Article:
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Archive for October, 2011

River of Shadows (Book Review)

Friday, October 28th, 2011

River of Shadows

River of Shadows: Edweard Muybridge and the Technological Wild West is a photography history journey through the mid-to-late 1800s American West. It is made all the more compelling because it takes an exceptionally interesting character, Muybridge, and places his work and that of other famous artists and inventors and melds it all into a broad historical context. The wild west that was… and the wild west that people believed in.

The underlying premise of Solnit’s journey is the role photography played – along with the railroads and telegraphy – in breaking down the human perception of space and time. In a relatively short space in history people could move vast distances watching panoramas unfold through train windows; they could send a message almost instantaneously over vast distances; and, they could capture time and space in a photograph.

This shift in perception and possibilities can’t be over-emphasised in that before photography the average person had no way of knowing what their forebears looked like – only the rich had paintings to record their image. Suddenly, in the grasp of many, the portrait appeared and the landscape extended the vision of human possibility.

Muybridge’s most famous contribution to photography was an extensive series of ground-breaking motion studies created using the wet-plate collodion process. This can be said to provide the first step toward cinema. But what I found more fascinating than the discovery was the context of the west itself – the Ghost Dance, the Modoc wars, Sitting Bull stopping in battle to calmly smoke a pipe with comrades amid the gunfire, the turbulent history of San Fransisco and its ability to nurture self-reinvention, the back-story of Yosemite and the irrevocable greed of the big four robber barons.

And Muybride was an interesting man in his own right. He was an artist, an inventor, an entrepreneur, a murderer found not guilty against the directions of a trial judge (and should have probably been hung) – and he was a driven perfectionist. He was constantly pushing the new medium of photography into new directions and working at improving it’s technologies to reach those goals.

I couldn’t recommend Rebecca Solnit’s book more highly. It was a compelling read with the historic depth of character to bring everything to life in its own manipulation of space and time. I’d call this one a must-read for photographers and history buffs alike.

Photoforce has Closed its Doors

Saturday, October 15th, 2011

This morning we went to the Photoforce garage sale and put our names down on their list to be notified when the photography assets were being sold. This is almost the end of an era for Hobart.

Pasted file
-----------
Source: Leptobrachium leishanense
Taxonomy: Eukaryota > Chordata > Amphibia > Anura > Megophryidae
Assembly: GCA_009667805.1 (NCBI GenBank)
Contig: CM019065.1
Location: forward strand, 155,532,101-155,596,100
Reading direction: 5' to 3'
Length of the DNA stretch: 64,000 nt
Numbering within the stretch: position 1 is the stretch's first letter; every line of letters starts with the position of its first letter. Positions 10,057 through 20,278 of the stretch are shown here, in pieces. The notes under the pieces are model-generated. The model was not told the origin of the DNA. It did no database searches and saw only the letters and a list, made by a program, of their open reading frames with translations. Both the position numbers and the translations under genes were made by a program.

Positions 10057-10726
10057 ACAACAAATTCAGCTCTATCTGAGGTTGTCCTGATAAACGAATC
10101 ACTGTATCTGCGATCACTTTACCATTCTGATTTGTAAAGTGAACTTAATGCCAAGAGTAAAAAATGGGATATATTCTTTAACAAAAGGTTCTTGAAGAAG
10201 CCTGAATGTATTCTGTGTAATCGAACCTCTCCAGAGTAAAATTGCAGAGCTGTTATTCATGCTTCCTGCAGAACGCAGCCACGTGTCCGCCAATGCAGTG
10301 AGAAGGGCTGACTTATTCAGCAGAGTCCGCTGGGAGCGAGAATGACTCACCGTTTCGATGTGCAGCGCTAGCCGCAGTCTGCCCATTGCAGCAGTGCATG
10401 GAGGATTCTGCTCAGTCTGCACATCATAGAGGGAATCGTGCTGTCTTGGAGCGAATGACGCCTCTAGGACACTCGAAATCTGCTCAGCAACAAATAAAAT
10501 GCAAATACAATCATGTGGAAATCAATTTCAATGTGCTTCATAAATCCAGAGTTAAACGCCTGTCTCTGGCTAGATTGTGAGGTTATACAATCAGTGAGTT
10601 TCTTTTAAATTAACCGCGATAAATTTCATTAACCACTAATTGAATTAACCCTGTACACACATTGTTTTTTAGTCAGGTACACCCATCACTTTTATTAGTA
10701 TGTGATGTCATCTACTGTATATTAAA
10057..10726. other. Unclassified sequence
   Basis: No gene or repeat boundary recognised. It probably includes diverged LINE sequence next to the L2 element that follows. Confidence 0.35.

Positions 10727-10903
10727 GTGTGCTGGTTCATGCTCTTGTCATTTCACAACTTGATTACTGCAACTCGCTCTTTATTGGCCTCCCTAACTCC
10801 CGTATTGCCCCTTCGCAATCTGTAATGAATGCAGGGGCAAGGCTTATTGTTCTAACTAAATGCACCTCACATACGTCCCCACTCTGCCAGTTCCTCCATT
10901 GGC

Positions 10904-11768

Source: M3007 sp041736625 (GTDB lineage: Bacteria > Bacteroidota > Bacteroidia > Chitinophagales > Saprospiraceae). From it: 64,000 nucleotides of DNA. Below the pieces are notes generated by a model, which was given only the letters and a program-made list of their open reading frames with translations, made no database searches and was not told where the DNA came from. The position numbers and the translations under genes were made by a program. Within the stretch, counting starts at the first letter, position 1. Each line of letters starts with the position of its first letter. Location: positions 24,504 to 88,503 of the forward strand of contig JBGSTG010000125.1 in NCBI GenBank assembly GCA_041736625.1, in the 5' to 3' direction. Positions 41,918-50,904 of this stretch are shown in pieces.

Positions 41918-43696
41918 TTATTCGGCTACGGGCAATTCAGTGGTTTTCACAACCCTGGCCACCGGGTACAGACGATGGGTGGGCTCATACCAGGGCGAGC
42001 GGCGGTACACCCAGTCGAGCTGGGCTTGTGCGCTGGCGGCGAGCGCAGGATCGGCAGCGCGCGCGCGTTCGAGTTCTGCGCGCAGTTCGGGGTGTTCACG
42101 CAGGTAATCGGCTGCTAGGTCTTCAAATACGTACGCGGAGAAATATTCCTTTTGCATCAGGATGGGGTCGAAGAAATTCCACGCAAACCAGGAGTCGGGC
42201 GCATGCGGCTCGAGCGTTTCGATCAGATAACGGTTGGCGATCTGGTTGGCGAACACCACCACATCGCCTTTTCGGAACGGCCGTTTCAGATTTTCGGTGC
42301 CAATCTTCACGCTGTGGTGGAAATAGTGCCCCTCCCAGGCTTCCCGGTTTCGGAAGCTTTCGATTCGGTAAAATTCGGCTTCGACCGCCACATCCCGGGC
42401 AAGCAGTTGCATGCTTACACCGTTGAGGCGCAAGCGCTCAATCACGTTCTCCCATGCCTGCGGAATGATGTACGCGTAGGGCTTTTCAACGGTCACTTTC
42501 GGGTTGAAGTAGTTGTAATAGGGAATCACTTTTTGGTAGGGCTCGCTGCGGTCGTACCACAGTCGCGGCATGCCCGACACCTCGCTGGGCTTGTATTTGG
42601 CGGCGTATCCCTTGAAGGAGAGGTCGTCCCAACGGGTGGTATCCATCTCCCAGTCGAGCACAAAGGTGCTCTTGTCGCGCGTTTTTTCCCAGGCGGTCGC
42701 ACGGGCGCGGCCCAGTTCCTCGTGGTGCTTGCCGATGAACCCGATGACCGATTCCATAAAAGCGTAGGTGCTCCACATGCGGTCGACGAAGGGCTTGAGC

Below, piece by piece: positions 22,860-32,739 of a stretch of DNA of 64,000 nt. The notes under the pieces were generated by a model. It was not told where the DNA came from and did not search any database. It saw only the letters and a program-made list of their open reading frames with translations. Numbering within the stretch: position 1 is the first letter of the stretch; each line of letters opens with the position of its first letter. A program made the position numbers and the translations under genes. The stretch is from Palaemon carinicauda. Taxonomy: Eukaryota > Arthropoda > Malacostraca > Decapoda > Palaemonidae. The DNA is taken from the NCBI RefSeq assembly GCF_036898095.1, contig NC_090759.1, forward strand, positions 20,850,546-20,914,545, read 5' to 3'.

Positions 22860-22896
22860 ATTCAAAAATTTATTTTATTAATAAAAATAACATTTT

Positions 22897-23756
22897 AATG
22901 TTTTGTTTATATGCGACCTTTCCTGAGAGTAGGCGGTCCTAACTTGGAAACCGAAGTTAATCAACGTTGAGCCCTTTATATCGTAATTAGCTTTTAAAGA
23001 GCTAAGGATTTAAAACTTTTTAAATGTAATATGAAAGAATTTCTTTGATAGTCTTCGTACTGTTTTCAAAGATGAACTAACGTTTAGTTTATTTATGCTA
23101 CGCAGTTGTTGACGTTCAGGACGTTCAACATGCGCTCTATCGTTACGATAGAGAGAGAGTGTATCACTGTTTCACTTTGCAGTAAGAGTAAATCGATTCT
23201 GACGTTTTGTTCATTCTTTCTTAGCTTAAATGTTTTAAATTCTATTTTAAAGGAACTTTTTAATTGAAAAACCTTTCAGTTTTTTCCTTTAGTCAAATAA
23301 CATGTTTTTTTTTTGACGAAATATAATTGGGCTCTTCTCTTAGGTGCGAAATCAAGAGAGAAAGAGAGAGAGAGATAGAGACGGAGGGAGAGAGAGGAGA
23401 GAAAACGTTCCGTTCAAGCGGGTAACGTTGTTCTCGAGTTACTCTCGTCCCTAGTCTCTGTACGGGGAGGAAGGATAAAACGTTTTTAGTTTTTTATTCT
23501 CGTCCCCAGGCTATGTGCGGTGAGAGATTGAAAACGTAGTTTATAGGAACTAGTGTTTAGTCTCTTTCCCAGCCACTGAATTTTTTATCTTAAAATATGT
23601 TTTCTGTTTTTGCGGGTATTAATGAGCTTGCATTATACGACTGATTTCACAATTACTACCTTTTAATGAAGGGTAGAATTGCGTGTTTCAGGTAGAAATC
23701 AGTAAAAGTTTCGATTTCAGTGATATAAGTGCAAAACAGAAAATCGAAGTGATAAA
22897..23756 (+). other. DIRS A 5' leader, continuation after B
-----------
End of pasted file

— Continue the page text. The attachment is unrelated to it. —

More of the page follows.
Photoforce has been processing film in Hobart for 29 years and at one time there were over 20 places you could send film for processing. The only two film processors remaining are Stallards Camera House and (what may now appear to be closed three years after this article was written) Perfect Prints.

As far as I’m aware, neither service targets the professional photographic print. I’m not sure if either provide true black and white processing or high quality larger one-off prints.

Photoforce are recommending their clients onto Atkins Technicolour for E6 processing at 20% discount until the end of 2011. Atkins Technicolour are located at 89 Fullarton Road, Kent Town, South Australia, 5067 (email: info@atkins.com.au).

In a brief conversation we learned the major reason for Photoforce’s closure was a landlord unwilling to let them utilise the spare space they were renting. It needed renovation and the rent was already high. One room leaked. So they had no choice, if they couldn’t use that space to diversify and offer new services then there was no profit left in the industry for them.

So that’s a truely bastard landlord after 29 years paying a high property rent.

My initial guess was that with a declining market for film processing and a changing industry all-consumed toward digital that our explosion in water fees and other overheads just took their toll. In a way, I guess they did.

However, R and K strategies offer a little advice for us on this one, too. Early in an industry an R strategy says the advantage would be taken by those who rent and lease assets. In contrast, in later stages of an industry (and not much is more mature than 29 years of film processing) the advantage is in following a K strategy.

The K strategist invests in the assets. They would buy the building… or a building.

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About the Author

Steven Clark Steven Clark - the stand up guy on this site

My name is Steven Clark (aka nortypig) and I live in Southern Tasmania. I have an MBA (Specialisation) and a Bachelor of Computing from the University of Tasmania. I'm a photographer making pictures with film. A web developer for money. A business consultant for fun. A journalist on paper. Dreams of owning the World. Idea champion. Paradox. Life partner to Megan.

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